Maybe celebrities deserve our sympathy, not our scorn
The media storm surrounding Lara Bingle and that bloke who plays cricket has got me thinking about the pressures of celebrity and whether we should give a bugger about putting famous people under such intense scrutiny. It also got me thinking about my own brief, shameful experience with harassing a star.
Several years ago I went to dinner at a posh Chinese restaurant. This may sound perfectly benign, but I’m a squeamish vegetarian. Being surrounded by living things swimming in tanks meant the only thing on the menu that looked vaguely appetising was the beer. Two slabs later, while my friends were still picking at their entrees, I decided I needed to make a phone call.
I staggered down the restaurant stairs like a drag queen post-Sleaze Ball and off to the phone box outside. In the middle of this drink-and-dial episode I spotted a large man sheltering a smaller man in a way that made him look important. So I dropped the phone and tottered over to see who the smaller man was. It turned out it was the actor John Cusack. Being a self-anointed film critic I proceeded helpfully to tell him who he was. “You’re John Cusack”, I slurred.
But it didn’t stop there. As the phone dangled impotently in the box a few metres away my friend could probably hear me reveal to Mr Cusack his list of film credits and a discriminating appraisal of his work. The larger man – the actor’s security detail as it turned out – stopped me mid-sentence. He said calmly but firmly, “He’s not John Cusack tonight, lady”.
I wasn’t going to let that go through to the keeper – not in my state.
Directing my drunken indignation at Cusack, who by the way had not even looked at me, much less spoken a word to me, I shouted “Who the f… do you think you are?” Kindly, he didn’t ask the same of me. The actor just looked at the ground and stayed looking at it until an expensive car pulled up and he was bundled into it and driven away from the crazy lady left standing on the street.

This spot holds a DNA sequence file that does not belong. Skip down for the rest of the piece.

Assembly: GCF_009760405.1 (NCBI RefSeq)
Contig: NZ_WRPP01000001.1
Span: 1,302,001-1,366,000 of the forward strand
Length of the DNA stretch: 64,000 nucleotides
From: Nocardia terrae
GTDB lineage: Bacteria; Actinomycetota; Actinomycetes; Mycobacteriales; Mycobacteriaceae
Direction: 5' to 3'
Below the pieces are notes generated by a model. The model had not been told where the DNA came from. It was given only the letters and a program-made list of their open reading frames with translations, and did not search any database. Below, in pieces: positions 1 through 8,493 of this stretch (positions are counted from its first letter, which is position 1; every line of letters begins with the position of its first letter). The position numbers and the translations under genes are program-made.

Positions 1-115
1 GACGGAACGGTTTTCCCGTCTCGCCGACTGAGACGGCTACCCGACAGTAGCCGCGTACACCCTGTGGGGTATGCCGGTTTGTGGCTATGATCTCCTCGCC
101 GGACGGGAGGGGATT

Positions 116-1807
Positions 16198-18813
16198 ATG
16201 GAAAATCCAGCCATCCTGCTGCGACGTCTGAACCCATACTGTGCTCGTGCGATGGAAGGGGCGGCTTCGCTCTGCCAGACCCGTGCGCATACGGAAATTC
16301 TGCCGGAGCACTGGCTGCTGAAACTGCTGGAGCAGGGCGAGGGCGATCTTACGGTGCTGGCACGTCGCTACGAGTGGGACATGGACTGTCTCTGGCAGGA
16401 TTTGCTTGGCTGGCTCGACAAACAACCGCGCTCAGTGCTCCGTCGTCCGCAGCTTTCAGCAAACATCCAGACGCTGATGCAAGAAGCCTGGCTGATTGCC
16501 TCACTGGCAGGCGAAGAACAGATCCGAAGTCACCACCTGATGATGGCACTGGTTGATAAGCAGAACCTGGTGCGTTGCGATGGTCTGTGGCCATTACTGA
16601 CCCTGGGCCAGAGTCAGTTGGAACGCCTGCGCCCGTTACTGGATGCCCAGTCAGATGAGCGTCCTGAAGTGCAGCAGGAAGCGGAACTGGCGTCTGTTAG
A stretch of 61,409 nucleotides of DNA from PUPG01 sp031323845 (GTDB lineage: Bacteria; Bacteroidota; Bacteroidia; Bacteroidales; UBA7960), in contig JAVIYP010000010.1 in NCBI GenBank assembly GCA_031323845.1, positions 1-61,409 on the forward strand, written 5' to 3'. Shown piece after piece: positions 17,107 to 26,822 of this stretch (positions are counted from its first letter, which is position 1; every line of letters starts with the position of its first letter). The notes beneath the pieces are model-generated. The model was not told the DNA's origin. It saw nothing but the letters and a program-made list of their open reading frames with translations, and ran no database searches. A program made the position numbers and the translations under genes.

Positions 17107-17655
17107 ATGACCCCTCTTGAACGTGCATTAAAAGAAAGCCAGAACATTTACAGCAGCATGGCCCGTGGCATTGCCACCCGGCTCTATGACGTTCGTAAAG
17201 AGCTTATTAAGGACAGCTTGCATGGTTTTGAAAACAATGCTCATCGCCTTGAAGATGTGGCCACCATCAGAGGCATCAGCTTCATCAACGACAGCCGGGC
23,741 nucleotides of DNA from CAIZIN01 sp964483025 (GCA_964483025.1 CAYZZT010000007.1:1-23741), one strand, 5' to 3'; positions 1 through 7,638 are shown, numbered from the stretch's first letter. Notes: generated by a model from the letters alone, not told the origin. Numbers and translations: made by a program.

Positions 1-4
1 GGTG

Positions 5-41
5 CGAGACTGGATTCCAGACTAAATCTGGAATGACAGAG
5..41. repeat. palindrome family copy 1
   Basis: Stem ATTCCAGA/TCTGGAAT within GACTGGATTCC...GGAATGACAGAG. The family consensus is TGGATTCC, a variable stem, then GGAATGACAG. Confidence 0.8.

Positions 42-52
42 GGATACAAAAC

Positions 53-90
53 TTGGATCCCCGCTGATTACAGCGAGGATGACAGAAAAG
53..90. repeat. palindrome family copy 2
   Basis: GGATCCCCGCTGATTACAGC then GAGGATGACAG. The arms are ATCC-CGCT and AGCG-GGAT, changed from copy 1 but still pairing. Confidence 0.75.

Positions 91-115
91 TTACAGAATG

Which brings me to the question: can we empathise with celebrities who want to be left alone?
There seems to be two schools of thought on this. One is what I call the ‘Princess Diana was like a member of my own family’ view. Members of this club seem to take everything a celebrity goes through personally. They buy all the gossip mags and then melodramatically lament the demise of a celebrity. “They were never allowed to just have a normal life”, they snivel. The other are a much colder, smug lot who think, suck it up with your personal trainers and chefs, you deserve what you get.
The interesting thing about these opposing sides is they have more in common than either would like to admit. When a celebrity gets into trouble both believe they have the moral right to weigh into a debate about who’s to blame. It’s received wisdom that this is all due to the tabloid media and their obsession with elevating then destroying celebrities before you can say “I did not have sexual relations with that woman”.
But our feeling that we can make such moral judgments – whether about the media in the case of the Di fan club, or the celebrities themselves in the case of the rest of us – is a function of something with deeper historical roots.
What both sides fail to recognise is that celebrities aren’t people in any real sense; they’re mythical creatures of the Ancient Greek variety. They facilitate the public enactment of tragic myths and therefore serve the same function a Greek tragedy did to the populace of that ancient place.
Sorry to break it to those who take the moral high ground about Di’s relationship to the paparazzi, Michael Jackson’s enabling doctor, or Tiger Wood’s penis, but the celebrity dramas that play out in our living rooms have a long history.
From Sophocles to Shakespeare, Beckett and beyond, dramatic tragedies generally involve the reversal of fortune of a protagonist that elicits pity and fear in their spectators. The great philosopher Aristotle believed that the role of tragedy was to produce a catharsis – a purification of the emotions that it evokes.
Given this, it seems those breathless over break-ups splashed across Woman’s Day like Lara and Clarkey’s may not be such phonies after all. They may just be part of a long tradition of audiences who are able to experience a much needed emotional cleansing. Perhaps us morally smug types who look down on such people could do with a bit of a scrub ourselves.
Nevertheless, I couldn’t think of anything worse than being famous. Imagine having to deal with obnoxious drunks who won’t leave you alone when you’re trying to enjoy a quiet night out.
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